Small Treasures

| 12 Comments

Having recently (finally!) acquired a digital camera with pretty good zoom capabilities (10x optical, 3x electronic), I’ve been lurking around the place taking pics of little things, pushing the zoom to the max. This is my favorite so far, what I think is a Celastrina of some variety/subspecies, though the notched wing is a teaser. (Is there a lepidopterist in the house?) I’m particularly taken with the pattern of alternating black and white on the antennae. Click here for a larger image (27K), and here for a still larger image (47K).

12 Comments

Dang. What brand of camera? I might have to take the plunge. I have so much invested in Pentax boxes and lenses, plus my microscopes are all adapted to my cameras, so that I have really resisted going digital.

It’s a Kodak DX6490. One feature I like is that one can fire off half a dozen exposures at roughly 1/2 second intervals by appropriately setting a switch and then just holding the button down. So one can zoom a slew, accepting the long optical lever that amplifies hand tremor, then press the button and hope that at least one exposure occurs between hand jiggles. The image you see is the best (least jiggled) of 12 taken in two sequences of 6 exposures each. One can do the monopod or tripod gig, too, of course, but I tend to forget to take the tripod along.

One of these days I’ll read the manual to figure out how to get manual control of exposures. There is some limited manual control available, I’m told, though I don’t know how much. I suspect that one can manually control aperture or shutter speed, but not both. (Read the manual, Richard!) This image was taken at about one meter lens-to-subject distance with the camera on automatic pilot, which set the aperture at f3.20 with 1/125 sec shutter speed in sunlight, and 238 mm focal length using just optical zoom and automatic focusing. Given that the subject is less than 3/4 of an inch tall, it ain’t a bad image from a meter. I cropped the original (2304 x 1536 pixels) and created the several image sizes using LView Pro rather than the Kodak image editor. I rotated the image 90% CCW (the critter and leaf were actually facing straight down). I also enhanced the image contrast just a smidge ‘cause I like the antennae! :) If anyone wants the original image I can ship it (about 400K).

RBH

Here is the original image, cropped and rotated 90 degrees CCW, but with no other image processing.

RBH

Dang. My wife Sherrie like your butterfly picture so much that she thinks we should get a DC too.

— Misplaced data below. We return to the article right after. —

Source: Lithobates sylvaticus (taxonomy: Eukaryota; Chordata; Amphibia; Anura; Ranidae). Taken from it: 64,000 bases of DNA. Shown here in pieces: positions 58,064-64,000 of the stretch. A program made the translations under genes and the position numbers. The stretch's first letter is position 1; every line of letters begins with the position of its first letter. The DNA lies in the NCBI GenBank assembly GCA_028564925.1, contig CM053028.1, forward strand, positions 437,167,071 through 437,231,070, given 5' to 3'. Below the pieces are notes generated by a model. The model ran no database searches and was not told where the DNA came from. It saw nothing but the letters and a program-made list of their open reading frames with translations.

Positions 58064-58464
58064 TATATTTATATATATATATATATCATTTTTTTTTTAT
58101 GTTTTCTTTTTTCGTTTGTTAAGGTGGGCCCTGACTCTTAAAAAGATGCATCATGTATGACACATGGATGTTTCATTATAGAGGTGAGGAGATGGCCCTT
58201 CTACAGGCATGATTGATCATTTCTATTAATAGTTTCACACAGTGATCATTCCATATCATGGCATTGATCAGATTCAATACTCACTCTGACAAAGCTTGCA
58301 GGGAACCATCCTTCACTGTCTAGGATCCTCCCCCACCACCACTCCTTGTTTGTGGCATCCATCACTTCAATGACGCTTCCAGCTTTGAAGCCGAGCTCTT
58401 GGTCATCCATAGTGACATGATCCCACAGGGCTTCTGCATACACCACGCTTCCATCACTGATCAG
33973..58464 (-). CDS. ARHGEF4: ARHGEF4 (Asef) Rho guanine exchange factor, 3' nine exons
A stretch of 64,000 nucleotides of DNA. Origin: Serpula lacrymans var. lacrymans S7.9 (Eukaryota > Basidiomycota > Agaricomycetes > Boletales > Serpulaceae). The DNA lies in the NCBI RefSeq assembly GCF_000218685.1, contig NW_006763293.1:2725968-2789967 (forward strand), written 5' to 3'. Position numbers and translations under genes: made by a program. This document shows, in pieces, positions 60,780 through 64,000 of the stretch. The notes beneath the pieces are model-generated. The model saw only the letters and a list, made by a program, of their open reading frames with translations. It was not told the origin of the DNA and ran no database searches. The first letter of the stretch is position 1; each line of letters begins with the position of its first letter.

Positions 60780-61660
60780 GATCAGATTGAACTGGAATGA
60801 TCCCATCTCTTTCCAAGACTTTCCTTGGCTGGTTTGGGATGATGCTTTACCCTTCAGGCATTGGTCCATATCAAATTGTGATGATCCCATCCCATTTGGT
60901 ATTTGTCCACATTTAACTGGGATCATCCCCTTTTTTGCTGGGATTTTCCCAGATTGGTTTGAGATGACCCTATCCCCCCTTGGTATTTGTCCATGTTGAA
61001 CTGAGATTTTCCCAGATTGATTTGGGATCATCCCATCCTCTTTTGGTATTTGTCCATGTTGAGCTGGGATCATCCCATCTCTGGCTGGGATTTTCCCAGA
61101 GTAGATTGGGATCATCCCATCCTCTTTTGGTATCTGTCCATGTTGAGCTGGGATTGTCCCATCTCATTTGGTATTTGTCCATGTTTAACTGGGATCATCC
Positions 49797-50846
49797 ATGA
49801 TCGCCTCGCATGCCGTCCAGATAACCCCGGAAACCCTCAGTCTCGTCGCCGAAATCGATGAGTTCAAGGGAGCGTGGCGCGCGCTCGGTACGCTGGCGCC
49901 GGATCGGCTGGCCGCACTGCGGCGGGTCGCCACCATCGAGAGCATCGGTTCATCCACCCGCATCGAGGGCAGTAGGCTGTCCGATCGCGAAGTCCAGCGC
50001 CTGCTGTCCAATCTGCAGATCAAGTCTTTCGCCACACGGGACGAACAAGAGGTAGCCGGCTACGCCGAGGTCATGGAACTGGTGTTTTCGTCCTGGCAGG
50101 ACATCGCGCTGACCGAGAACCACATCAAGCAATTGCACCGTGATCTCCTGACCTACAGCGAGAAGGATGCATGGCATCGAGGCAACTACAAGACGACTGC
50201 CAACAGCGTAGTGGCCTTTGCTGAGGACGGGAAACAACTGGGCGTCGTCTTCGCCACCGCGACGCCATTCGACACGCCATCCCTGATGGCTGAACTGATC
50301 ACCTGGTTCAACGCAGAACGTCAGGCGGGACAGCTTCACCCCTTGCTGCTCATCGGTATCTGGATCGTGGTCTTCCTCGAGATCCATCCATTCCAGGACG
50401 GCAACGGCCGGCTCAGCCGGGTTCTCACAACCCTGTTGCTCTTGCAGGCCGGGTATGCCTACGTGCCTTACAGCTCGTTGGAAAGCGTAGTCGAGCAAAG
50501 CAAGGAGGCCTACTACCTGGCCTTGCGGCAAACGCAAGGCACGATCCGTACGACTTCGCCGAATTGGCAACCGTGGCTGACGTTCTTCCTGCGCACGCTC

Dang. My wife Sherrie like your butterfly picture so much that she thinks we should get a DC too.

Sorry! :))

RBH

Can I post some of my micros of insects on flowers? If so, how do I do it?

Bob asked

Can I post some of my micros of insects on flowers? If so, how do I do it?

You have to have the images stashed on a server somewhere, then include it in a posting by using the syntax described in the Kwickcode Formatting Help. I’m not sure it’ll work in a comment. Lemme try:

Nope. Doesn’t appear to work. I guess you can post them as URLs to the site where you’ve got them stashed.

RBH

Dang. What brand of camera? I might have to take the plunge. I have so much invested in Pentax boxes and lenses, plus my microscopes are all adapted to my cameras, so that I have really resisted going digital.

Gary: have you considered the Pentax *istD (yes, that’s an asterisk)? It’s a digital SLR that came out a few months ago and got decent reviews (example). I think it works with all the more recent Pentax lenses. Be prepared - it’s quite expensive (~$1,200, body only - comparable with similar Canons/Nikons), but maybe you can write it off?

It does look like a Celastrina spp. … I saw the picture and I nearly screamed out “Cherry Gall Azure!” (Which is the subject of a research project I’m working on now.)

It looks somewhat similar to a Summer Azure…damn, I wish I had my TA’s big book on the butterflies of Canada.

Maybe someone could venture an opinion on the identity of the wee beastie in the pictures on the bottom half of this page.

rampancy,

Here’s a page with some illustrations of various Celastrina spp. I don’t see my guy. http://www.naba.org/chapters/nabamb[…]strina-ladon

Here are two more images from my place:

http://my.sota-oh.com/~rbh/pics/naz2.jpg Another specimen with a notched wing, but different coloration than the first one. Male and female? I dunno.

http://my.sota-oh.com/~rbh/pics/naz3.jpg Lighter colored specimen; no wing notch. It really was about that light, in spite of the large difference between the red osier dogwood flower and the dark background trying to mess with the exposure.

RBH

Here is the original image, cropped and rotated 90 degrees CCW, but with no other image processing.

Wait… you cropped and rotated the original picture? EVOLUTIONIST FRAUD!!!

About this Entry

This page contains a single entry by Richard B. Hoppe published on June 19, 2004 3:28 PM.

Evolution 2004 was the previous entry in this blog.

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